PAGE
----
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Not only does AT&T give you service you can't use and then continue to bill for it, they also apparently want you to pay the disability claim when one of their employees injures himself on your property.
A few weeks ago, an AT&T tech arrived at a customer's Chicago-area home to hook up his new phone service. And in spite of the fact that it hadn't snowed in several days and the owner hires a snow-removal service for the property, the tech slipped and broke his leg while walking down a paved path.
Two weeks later, the owner gets a letter from Sedgwick Claims Management Services, which administers AT&T's workers' compensation program.
"Our initial investigation indicates that you may be at fault for these damages," read the letter. "The current extent of these damages to our client is currently being determined but to date, we have paid $2,761.07 in disability."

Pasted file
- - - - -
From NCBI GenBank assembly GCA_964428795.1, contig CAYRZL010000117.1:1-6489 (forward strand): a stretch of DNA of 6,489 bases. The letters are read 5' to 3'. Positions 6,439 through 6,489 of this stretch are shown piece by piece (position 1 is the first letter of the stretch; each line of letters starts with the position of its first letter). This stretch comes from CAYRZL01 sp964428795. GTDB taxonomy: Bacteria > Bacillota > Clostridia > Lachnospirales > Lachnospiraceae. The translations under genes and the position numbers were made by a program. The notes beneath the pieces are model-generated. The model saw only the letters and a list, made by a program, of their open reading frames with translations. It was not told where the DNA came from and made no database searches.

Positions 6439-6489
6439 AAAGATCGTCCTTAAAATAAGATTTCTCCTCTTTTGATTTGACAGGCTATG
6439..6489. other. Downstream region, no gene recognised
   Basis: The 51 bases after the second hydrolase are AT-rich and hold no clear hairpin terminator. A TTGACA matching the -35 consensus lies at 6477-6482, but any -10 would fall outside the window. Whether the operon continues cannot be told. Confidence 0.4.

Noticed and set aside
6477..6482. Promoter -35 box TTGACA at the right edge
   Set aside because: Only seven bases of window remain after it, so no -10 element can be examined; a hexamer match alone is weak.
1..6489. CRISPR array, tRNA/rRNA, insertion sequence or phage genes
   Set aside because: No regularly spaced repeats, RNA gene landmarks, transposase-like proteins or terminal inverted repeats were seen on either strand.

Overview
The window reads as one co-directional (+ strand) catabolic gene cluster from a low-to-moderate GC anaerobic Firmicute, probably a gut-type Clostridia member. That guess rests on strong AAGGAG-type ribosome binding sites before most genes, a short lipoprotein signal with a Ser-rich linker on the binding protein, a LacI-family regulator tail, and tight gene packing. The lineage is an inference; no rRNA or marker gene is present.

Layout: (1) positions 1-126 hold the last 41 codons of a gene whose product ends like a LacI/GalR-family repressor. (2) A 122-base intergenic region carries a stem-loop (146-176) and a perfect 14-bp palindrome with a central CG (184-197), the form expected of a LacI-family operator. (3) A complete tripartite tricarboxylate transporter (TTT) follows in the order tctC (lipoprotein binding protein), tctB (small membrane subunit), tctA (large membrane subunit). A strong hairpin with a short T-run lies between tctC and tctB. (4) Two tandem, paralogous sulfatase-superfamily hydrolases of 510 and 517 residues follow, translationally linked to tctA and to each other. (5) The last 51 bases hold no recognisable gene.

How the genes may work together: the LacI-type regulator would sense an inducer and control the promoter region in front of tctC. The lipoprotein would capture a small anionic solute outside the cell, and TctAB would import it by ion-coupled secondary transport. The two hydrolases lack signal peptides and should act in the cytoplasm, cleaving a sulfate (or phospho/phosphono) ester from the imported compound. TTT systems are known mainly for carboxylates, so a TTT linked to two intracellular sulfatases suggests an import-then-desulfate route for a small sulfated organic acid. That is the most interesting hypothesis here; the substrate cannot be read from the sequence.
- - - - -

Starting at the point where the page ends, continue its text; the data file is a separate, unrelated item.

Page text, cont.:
Not surprisingly, the building's owner was less than pleased.
"I never heard of such a thing where they would sue a customer," He said. "You do everything you're supposed to do and this still happened."
The owner decided to contact WGN Radio's Problem Solver program, who then attempted to contact a rep for AT&T.
Lo and behold, a few days later he gets another letter from Sedgwick. This one is much different in tone.
"After further investigation... we will discontinue our pursuit with regards to subrogation of this claim... Please accept our sincere apologies for any inconvenience this may have caused."
Responding to the radio show, a rep for AT&T had this to say:
"AT&T has policies and procedures in place to address workers' compensation and disability matters, and we work with all parties involved to review individual claims. In this particular instance, proper protocols were not followed."
What do you think? Is the homeowner financially responsible for any injuries the tech might have suffered? If not, at what point — what kind of incident would have to occur — for you to hold the homeowner liable?
Snow shoveling rules confuse homeowner after AT&T threat [Chicago Tribune]